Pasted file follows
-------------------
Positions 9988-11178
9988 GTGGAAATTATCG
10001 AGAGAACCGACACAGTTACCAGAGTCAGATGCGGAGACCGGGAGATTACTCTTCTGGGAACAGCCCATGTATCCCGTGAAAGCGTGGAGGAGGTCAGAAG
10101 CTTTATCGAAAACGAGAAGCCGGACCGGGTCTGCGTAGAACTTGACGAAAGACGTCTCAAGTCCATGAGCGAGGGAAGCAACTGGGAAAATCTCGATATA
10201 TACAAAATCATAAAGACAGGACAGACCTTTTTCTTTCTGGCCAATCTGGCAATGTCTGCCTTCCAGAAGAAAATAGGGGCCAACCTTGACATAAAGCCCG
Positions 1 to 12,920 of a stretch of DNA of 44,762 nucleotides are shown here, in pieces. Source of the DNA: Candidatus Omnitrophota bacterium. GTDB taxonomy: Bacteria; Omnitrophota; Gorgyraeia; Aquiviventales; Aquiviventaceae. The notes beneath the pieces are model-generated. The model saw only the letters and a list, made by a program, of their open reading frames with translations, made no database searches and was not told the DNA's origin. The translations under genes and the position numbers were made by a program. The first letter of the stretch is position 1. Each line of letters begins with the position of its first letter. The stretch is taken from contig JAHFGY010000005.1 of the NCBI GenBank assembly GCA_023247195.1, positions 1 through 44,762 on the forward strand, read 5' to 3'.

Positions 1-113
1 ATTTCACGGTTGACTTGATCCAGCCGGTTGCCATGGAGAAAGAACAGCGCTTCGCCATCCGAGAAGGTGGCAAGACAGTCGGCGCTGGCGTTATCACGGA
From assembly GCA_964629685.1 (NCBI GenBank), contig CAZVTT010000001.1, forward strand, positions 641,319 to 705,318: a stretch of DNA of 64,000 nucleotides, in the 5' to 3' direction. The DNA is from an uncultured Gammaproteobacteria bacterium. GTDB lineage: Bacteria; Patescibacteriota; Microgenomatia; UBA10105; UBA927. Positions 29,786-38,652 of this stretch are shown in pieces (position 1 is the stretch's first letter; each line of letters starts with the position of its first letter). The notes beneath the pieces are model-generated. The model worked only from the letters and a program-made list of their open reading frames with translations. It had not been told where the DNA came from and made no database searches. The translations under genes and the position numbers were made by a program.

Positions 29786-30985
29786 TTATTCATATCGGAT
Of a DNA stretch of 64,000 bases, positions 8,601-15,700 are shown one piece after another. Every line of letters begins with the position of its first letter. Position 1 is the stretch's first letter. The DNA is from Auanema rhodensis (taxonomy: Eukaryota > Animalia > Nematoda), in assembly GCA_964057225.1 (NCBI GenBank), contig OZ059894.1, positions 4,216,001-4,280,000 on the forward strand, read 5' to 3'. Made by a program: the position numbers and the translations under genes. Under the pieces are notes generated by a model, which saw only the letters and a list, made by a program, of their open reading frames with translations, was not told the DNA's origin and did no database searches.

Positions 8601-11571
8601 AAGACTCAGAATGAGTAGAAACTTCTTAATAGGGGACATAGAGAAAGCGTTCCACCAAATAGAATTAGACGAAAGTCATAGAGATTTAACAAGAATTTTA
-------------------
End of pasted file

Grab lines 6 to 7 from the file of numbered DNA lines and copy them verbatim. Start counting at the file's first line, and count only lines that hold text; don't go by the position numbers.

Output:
Positions 1 to 12,920 of a stretch of DNA of 44,762 nucleotides are shown here, in pieces. Source of the DNA: Candidatus Omnitrophota bacterium. GTDB taxonomy: Bacteria; Omnitrophota; Gorgyraeia; Aquiviventales; Aquiviventaceae. The notes beneath the pieces are model-generated. The model saw only the letters and a list, made by a program, of their open reading frames with translations, made no database searches and was not told the DNA's origin. The translations under genes and the position numbers were made by a program. The first letter of the stretch is position 1. Each line of letters begins with the position of its first letter. The stretch is taken from contig JAHFGY010000005.1 of the NCBI GenBank assembly GCA_023247195.1, positions 1 through 44,762 on the forward strand, read 5' to 3'.

Positions 1-113